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What Is the Aniline Point?

Christian Petersen
Christian Petersen

The aniline point is a physical characteristic of hydrocarbon compounds, such as oils, and refers to the minimum temperature at which the hydrocarbon and the same amount of the compound aniline (C5H5NH2) are perfectly miscible. At temperatures below this point, a mixture of the compound and an equal volume of aniline will not dissolve together. The result of a test, called the aniline test, gives chemists this information about a hydrocarbon, including certain details about its composition, such as the relative content of aromatic chemicals and various paraffins.

The test for finding the aniline point of a given oil or other hydrocarbon, such as a petroleum distillate, is relatively simple. A volume of the test liquid and an equal volume of aniline are placed together in a container, such as a test tube or other laboratory vessel, and slowly heated while being gently agitated. When two liquids completely dissolve into one another, the mixture turns from cloudy to clear. The sample is removed from the heat and stirred until it becomes cloudy again. The temperature at that point is the aniline point of that compound.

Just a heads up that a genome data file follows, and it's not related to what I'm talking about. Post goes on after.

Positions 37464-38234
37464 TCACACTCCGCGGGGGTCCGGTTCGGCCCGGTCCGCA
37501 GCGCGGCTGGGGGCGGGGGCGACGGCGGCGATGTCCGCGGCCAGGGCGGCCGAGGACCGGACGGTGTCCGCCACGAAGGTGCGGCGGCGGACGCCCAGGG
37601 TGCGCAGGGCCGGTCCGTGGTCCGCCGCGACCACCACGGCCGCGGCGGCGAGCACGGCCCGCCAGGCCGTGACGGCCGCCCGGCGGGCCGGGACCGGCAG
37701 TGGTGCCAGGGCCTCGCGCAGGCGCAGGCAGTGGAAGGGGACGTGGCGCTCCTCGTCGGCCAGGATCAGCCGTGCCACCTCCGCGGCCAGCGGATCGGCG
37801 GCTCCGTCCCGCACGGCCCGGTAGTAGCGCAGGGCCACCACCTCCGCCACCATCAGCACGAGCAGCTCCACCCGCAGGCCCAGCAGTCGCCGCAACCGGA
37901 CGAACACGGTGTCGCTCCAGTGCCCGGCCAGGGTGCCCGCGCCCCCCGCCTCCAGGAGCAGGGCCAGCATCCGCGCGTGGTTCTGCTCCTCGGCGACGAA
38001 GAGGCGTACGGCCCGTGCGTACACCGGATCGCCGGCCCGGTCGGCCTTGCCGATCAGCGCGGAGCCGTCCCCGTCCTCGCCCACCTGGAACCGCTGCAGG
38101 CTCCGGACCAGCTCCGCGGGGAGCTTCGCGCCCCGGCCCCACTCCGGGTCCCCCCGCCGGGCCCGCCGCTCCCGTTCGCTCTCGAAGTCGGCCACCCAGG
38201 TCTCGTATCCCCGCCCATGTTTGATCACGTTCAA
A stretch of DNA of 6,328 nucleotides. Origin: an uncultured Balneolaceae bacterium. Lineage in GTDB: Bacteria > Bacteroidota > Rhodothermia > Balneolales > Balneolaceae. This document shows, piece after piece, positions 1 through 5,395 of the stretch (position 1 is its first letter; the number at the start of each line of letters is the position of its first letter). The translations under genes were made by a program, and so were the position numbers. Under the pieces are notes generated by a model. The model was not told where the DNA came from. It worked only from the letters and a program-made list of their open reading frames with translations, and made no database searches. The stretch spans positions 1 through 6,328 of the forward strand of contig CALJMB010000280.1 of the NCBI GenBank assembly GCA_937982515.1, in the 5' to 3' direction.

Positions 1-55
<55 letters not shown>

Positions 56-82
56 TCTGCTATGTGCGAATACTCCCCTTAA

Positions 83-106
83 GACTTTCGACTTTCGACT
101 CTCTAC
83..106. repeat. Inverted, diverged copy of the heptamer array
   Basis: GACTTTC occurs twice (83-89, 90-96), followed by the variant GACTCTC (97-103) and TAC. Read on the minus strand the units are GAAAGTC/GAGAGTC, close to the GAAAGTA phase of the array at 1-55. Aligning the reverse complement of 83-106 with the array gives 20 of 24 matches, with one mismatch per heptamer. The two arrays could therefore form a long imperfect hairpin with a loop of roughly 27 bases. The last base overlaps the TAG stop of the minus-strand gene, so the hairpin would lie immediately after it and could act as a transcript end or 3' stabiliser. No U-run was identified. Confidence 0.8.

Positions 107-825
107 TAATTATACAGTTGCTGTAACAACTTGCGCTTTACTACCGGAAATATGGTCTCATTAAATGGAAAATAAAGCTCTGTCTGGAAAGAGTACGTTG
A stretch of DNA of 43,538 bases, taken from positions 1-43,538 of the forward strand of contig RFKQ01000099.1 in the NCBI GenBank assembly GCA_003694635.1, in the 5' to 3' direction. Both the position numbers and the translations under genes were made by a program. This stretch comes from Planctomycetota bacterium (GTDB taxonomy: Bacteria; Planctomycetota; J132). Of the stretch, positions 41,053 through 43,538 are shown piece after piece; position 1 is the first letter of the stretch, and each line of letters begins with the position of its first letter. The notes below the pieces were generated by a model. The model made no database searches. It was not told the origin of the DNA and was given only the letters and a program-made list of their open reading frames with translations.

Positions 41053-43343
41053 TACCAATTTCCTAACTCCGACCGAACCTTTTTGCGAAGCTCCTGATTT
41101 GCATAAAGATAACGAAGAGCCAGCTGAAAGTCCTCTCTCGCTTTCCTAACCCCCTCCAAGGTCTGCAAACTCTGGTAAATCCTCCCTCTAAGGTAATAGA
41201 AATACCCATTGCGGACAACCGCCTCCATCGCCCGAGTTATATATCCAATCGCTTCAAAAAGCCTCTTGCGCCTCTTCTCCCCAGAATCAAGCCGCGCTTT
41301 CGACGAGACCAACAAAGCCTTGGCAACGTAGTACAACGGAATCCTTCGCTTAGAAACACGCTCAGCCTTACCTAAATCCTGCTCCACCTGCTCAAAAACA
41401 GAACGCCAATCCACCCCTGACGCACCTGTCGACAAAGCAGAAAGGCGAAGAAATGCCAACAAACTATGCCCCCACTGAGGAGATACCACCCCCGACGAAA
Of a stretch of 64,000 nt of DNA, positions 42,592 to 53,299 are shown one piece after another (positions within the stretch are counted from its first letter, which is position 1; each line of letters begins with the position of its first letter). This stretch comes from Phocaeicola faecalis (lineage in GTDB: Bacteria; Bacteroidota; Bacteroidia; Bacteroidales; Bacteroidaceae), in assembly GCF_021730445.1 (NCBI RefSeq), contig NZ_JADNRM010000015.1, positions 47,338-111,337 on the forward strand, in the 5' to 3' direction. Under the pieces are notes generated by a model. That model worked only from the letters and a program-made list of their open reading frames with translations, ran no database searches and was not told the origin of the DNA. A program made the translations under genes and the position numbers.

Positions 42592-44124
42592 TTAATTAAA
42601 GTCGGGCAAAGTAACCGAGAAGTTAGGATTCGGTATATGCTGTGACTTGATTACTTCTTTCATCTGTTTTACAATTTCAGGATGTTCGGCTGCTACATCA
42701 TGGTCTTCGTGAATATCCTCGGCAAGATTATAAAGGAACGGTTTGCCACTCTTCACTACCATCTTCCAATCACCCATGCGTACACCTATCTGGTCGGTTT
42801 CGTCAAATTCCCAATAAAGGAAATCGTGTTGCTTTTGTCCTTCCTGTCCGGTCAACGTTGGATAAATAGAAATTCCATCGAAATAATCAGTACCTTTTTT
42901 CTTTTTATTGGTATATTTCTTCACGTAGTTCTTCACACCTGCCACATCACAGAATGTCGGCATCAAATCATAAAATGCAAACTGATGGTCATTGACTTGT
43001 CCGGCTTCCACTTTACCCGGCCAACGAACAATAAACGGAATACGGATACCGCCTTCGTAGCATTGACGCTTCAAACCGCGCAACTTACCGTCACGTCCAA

Scientist with beakers
Scientist with beakers

The aniline point of a liquid will vary, depending upon the relative concentration of aromatic compounds dissolved in it. Generally, a higher aniline point means a relatively low level of dissolved aromatics. By using reference materials for a pure sample of a given substance and comparing the aniline point of the pure sample to that of the test sample, a chemist can calculate the amount of aromatics in the test sample with a high degree of accuracy. Similar techniques and calculations can be used to determine the level of paraffin compounds that are present.

This data is important primarily for oils that may be used as lubricants or that may come into contact with natural rubber. Oils with a high concentration of aromatics are less suitable for use in systems or machinery that have rubber parts because the aromatics gradually break down natural rubber, potentially causing failures in gaskets, seals, and other components. An oil with a very high aniline point will be very low in aromatics, making such an oil more suitable for use with parts, systems, or machinery that are made from or use natural rubber or rubber products.

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      Scientist with beakers